This makes me realize that gamers are similar to readers. There are differences between readers of fantasy, mystery, horror, and so on, just as there are differences between gamers, even without considering genre. A reader of books like The Lord of the Rings is different from a reader of Sherlock Holmes where you have to make a whole new world for LotR with various species, while Holmes is set mostly in London. With science fiction you have to be able to accept some things that are not explained up front, or might not be explained at all, later on, because they are written from the point of view that this is the world, so why should it be explained? I'm not saying any kind of gamer is analogous to any kind of reader. The point I'm trying to make is that reading different kinds of stories can require different kinds of reading, so you don't want to write a horror-mystery and try to sell it to purer fantasy or romance or comedy readers. You also don't want to expect every horror reader or every sci-fi reader to enjoy it because some sci-fi people don't like horror and some horror people don't like sci-fi. Don't expect me to try to give definitions to different kinds of readers though, because that is at at least two dimensional; one dimension being the genre (as mentioned) and the other being reading level (Harry Potter and LotR may both have magic, but that doesn't mean every fantasy reader will enjoy them both).

I'm very tired right now, so I apologize if I rambled in there.

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I think the definition is fine but you're definitely right about game developers an publishers trying to go in too many directions at one time. Personally I don't think it's that hard for them to figure out what people want. For example Crysis 2 should have been the easiest thing in the world to understand what the PC community wanted out of the game, but they didn't deliver those ground breaking graphics, I don't think any amount of definition would have helped there, I believe that was just pure neglect of the PC community by Crytek.

 

On personal level, the graphics don't matter to me a bit in that game or any game really, but that was the thing that the majority of PC gamers really thought was going to happen with that game I think. I think that's purely poor judgement though, it wasn't hard to figure out what the PC community was expecting from that particular game. I also believe that to be true with any game that is the successor of a single platform game by the way, I think if a company makes a game exclusive to the PC, 360, PS3, they shouldn't have much trouble figuring out what that platform wants the next time around.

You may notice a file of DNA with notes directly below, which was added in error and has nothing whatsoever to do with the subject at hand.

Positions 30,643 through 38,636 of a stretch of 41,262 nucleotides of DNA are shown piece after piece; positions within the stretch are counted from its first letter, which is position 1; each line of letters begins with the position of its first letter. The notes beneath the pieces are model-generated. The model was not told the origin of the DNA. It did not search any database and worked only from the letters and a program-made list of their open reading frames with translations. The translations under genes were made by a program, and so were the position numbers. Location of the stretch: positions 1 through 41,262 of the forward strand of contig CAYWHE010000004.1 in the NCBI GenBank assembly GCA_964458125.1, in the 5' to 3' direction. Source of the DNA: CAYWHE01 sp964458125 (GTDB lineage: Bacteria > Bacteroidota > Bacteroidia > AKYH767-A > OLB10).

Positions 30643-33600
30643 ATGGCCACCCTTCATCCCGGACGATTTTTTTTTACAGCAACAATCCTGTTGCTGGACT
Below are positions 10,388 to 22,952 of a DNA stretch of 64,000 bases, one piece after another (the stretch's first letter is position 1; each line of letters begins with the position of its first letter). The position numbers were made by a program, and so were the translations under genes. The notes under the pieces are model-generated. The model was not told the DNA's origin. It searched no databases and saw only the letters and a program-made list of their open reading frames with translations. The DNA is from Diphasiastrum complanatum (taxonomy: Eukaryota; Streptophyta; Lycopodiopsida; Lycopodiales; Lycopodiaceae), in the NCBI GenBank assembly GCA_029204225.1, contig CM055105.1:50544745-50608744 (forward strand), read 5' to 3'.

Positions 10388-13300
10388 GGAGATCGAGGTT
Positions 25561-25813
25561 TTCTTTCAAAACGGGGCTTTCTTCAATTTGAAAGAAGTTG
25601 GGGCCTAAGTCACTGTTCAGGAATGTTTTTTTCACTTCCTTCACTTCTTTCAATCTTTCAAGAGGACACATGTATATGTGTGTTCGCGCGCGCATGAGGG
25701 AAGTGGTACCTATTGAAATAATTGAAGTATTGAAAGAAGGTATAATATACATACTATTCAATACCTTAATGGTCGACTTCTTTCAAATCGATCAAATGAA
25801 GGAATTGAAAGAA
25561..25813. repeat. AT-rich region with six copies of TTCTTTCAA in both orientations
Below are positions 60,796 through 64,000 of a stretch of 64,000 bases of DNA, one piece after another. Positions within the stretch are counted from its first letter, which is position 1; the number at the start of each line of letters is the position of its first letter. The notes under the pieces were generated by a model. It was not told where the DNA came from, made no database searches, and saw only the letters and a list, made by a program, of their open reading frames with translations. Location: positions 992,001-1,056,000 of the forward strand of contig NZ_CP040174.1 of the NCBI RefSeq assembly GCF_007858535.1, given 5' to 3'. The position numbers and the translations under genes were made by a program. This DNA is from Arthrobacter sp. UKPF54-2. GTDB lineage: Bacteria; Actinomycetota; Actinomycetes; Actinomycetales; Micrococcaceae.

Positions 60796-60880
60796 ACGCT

I only see that with big games too though, a lot of smaller and indie games are actually pretty well done even if they are multiplatform. I think the real problem with the industry is a lack of passion for art and game making, all these AAA titles that everyone loves, those are simply products, that's just something EA or Activision has to make and get out the door by a certain time, they don't really hop on forums and interact with their customers about the games like a lot of indie devs do. A good example of a great indie developer is Cold Beam Games, the guys that made Beat Hazard, they made the first release of the game a ton of fun and everyone loved it, then they improved on the game based on what their community wanted, they actively watch the Beat Hazard threads on the Steam Forums and respond to their fanbase.

 

Though I have not played Crysis 2 myself to see what everyone is talking about, I have seen the gripes and the majority falls on the PC side. So based on what I've read I would agree with what you said. It sounds like they forgot who their core fans are and decided to reach out for the masses.

 

Games that include their fans in the design process typically do a lot better. Though at the same time the developer has to keep their direction. I have also seen games ruined because the developer tried too hard to appease everyone and it lacked direction or the balance was off. It's like letting too many hands cook a soup, you better have someone with a keen eye watching all that goes in or you will lose track. But overall I still agree with you and that is a reason why I too like many indie games and think they deserve more respect than they get.

 

 

Fogel, what you're proposing it taking away the art form of making a game. Shakespeare didn't model his plays around the audience that was watching it. I'm extremely insulted by this thread now.

 

I don't understand what you are offended about as you didn't explain it. An artist has an even more secluded definition. An artist creates for himself/herself, then they pray others see what they see and appreciate it for what it is. You think Van Gogh was painting for the masses? You think his thought process was, I am going to create paintings anyone can enjoy? Art is something that is personal to the artist. They are sharing their personality to the world through their creations.

 

If a game company wants to express its artistic side they can still fully do so. But they don't have the luxury most artists do - at some point they have to consider their audience as they create the UI so that people can actually play the game. The more people you factor in will keep chipping away at the original vision as you open up the game. The game may also be too difficult for many in its unpolished state. If you don't define your audience then you don't know how much you have to sacrifice.

 

Art with intent to appeal to the masses often lacks soul and heart as it no longer is personal to the artist.

 

 

You know, not everyone desires to make a profit off their work, I know people that make games for free, or comics, or software, or music. I do mean free by the way, as in no advertising or getting paid for it, at most they might have a paypal donation button. Some people probably do it for art's sake but I think some of them probably just do it to be nice.